Tuesday, May 11, 2010

The Mother Teresa Paradox

Give a man a fish, and he’ll eat for one day; teach him to fish, and he’ll eat for a lifetime – old proverb.

Of course, then he’ll spend every weekend out on a boat in the lake with his buddies drinking beer – old joke.

When I was a medical student in San Francisco in the mid-seventies, a group of nuns who were part of Mother Teresa’s order, the Missionaries of Charity, set up shop. I think there were about twenty of them. Anyway, they took over a large house. Because of the group’s philosophy, the sisters pushed thick mattresses out the windows and removed all the sofas, chairs and curtains. The house was made to conform to à way of life intended to help the sisters experience the poverty they were trying to alleviate. The heat in the house remained off all winter long in their very damp and musty house. Several sisters came down with upper respiratory diseases.

Ironically, their arrival meant that the population of poor people in San Francisco immediately jumped by about twenty.

Any of us who give birth to children know, or should know, that for a significant amount of time we will have to make considerable sacrifices for them in time and treasure. Most of us do so gladly, and this is something that should be done by anyone who decides to bring another life into the world - but only to a point.

We still have to pay attention to our own needs and desires, our careers, and certainly to our marriages. Unfortunately, the logistics of “having it all” have not been worked out very well, and sometimes all of our conflicting demands are overwhelming. When parents find themselves second guessing their choices, they are not alone. This is OK. This is normal.

Unfortunately, a lot of parents are willing to sacrifice their entire lives to their children. While this might sound to some like a good thing to do for the sake of the child, it is anything but. What I have referred to as the Altruistic Paradox comes into play.

It almost goes without saying that if you try to protect your child from every unpleasant eventuality, never let them make mistakes or fail in life, and never make them earn their keep, you end up crippling them. They have to learn to fend for themselves at some point, and if you never let them experience adversity, they become ill-prepared for life. They never learn how to delay gratification, get through tough times, take responsibility for themselves, and so forth.

This point has been written about extensively in the popular press, only to be ignored by parents who believe their entire existence should be dedicated to making their child happy. But there is another far worse and more insidious effect of total parental self-sacrifice on children.

I do not care how much of a saint you think you are, or how copacetic you fancy yourself, if you give up all of your own ambitions and pleasures for your children, you will eventually resent them. No one in our culture is immune to the lure of unfettered freedom, and the children will become the biggest impediment to it. You may lie to yourself about this, but you fool no one.

You can be certain that your kids will sense it. They will begin to think that their very presence is ruining your life, and they will feel bad for you. And the vast majority of them will blame themselves for your unhappiness. By trying to prevent them from feeling any pain, you will end up making both yourself and them completely miserable.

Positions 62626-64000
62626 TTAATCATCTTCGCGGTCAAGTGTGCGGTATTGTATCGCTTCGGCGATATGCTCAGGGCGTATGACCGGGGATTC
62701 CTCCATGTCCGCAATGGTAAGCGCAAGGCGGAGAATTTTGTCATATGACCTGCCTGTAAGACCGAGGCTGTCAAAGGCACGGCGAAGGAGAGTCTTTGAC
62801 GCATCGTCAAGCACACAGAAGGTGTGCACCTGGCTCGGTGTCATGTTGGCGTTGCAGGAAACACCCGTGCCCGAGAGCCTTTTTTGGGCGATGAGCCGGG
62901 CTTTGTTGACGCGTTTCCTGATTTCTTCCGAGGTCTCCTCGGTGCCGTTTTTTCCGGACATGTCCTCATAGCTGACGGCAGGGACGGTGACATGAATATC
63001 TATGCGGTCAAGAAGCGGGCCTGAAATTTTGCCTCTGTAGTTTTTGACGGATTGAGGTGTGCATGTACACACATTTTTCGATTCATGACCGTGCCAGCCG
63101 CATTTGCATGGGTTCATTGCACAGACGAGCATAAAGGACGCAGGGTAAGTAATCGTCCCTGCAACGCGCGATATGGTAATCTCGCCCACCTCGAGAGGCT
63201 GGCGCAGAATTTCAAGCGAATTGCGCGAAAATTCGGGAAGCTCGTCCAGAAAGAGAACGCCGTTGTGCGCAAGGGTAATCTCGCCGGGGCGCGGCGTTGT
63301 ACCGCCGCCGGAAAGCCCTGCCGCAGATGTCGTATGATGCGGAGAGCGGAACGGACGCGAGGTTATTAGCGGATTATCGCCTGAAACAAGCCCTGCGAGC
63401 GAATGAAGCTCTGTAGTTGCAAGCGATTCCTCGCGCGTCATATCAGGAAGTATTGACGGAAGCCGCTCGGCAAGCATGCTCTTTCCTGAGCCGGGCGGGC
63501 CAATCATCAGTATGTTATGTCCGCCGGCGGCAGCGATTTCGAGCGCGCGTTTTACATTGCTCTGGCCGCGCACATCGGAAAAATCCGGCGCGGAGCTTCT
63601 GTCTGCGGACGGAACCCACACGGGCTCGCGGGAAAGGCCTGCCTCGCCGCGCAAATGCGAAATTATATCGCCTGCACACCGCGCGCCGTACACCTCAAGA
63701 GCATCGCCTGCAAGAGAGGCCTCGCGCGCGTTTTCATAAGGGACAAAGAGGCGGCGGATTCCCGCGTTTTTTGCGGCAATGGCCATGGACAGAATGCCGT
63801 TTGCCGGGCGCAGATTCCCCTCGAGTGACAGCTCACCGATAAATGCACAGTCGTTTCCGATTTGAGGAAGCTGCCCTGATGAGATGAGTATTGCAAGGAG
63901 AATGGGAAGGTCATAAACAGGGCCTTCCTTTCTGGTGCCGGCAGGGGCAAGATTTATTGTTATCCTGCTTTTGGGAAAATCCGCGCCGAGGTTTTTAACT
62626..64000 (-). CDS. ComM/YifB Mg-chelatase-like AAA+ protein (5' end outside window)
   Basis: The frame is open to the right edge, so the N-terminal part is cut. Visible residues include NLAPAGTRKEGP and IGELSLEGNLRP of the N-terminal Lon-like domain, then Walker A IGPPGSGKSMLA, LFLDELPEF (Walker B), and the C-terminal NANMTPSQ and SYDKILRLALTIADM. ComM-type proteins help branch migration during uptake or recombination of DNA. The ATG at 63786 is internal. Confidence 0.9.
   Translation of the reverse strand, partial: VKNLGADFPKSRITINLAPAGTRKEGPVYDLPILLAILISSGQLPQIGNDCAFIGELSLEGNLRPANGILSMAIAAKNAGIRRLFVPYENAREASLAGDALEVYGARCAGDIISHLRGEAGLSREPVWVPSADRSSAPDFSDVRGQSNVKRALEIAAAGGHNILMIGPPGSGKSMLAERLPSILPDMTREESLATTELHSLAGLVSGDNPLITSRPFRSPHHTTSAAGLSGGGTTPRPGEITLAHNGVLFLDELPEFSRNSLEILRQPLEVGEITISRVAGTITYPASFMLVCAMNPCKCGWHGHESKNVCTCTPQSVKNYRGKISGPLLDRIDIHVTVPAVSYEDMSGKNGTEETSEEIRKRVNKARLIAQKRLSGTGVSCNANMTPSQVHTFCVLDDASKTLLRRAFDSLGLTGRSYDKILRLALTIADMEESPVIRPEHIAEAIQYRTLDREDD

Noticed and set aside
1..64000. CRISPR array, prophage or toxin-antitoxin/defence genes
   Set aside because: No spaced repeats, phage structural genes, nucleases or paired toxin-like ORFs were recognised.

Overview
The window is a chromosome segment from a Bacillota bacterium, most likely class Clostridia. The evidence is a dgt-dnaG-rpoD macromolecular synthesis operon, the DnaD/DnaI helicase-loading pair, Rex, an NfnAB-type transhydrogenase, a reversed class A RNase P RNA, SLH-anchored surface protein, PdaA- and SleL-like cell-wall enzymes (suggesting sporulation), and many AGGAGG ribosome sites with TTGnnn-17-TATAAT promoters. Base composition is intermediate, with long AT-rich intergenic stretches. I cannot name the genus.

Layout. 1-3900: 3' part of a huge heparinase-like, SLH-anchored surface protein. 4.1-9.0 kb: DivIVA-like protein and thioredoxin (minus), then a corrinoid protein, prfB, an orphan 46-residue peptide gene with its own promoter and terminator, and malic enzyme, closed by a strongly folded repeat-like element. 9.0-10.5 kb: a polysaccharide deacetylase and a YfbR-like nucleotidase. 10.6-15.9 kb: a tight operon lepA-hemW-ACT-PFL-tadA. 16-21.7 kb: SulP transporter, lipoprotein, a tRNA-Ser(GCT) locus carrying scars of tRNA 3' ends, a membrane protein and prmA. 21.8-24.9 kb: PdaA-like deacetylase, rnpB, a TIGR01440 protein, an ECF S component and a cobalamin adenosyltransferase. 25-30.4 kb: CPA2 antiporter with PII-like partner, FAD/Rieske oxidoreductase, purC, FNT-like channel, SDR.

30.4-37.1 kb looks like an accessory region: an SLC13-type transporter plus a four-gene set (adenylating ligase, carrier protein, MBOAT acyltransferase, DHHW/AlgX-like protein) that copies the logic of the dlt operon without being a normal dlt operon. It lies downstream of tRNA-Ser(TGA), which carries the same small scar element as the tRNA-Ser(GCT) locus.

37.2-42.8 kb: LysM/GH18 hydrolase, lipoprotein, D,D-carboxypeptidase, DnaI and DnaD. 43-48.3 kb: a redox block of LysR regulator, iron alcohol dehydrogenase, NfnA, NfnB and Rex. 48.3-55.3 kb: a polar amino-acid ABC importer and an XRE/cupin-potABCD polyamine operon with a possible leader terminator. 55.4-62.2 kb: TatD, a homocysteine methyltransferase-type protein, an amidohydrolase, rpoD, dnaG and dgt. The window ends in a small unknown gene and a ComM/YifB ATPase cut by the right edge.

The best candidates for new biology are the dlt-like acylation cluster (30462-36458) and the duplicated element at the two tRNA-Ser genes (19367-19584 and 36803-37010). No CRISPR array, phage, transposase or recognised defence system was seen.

One way to appreciate the paradox of extreme altruism is by looking at a version of it that I call the Mother Teresa Paradox. As I alluded to above, she and her order believed that giving to others was the end all and be all of existence, and that they would take nothing for themselves. Anything you tried to give to her, she would immediately give to the order. (Of course, after her death we learned that she was plagued by self doubt about her piety, which may explain her extreme philosophy).

She was, in a sense, preaching that giving to others was life’s greatest reward. The problem was, she was not allowing anyone else to give anything to her, thereby depriving everyone else of what she herself defined as life’s greatest reward. Paradoxically, she was being selfish as hell.

Can you imagine what would happen if everyone lived by her philosophy? They would all be running around like headless chickens trying to give stuff away, but being continuously frustrated because nobody would accept anything they wanted to give!
I guess it is really better to give and to receive.


  1. "The eyes are the window of the soul." English Proverb

  2. Very well put, David. I thought that worrying and saving my daughter was necessary for her and my well-being; in the end, she did what she wanted to do anyway, and I gave up any quality of life whatsoever,and resented my daughter terribly through it all. Now that I have changed my outlook, I am much happier and more fulfilled, and she...does whatever she was going to do anyway. However, our relationship is undergoing a rebalancing of sorts...just the other day, she commented that she didn't understand why I no longer worried about her. My answer: worrying didn't accomplish anything good, and made her unhappy in the bargain because she would then worry about me. Additionally, worrying made me a very unhappy person. So, taking a non-worry approach leaves me happier--that is, it at least accomplishes something positive. BTW, I found out that worrying gave me the illusions of having some power over situations. This was the key to my being able to turn things around. Anna

  3. A recent book titled "Pathological Altruism" by Barbara Oakley further expands on this important theme.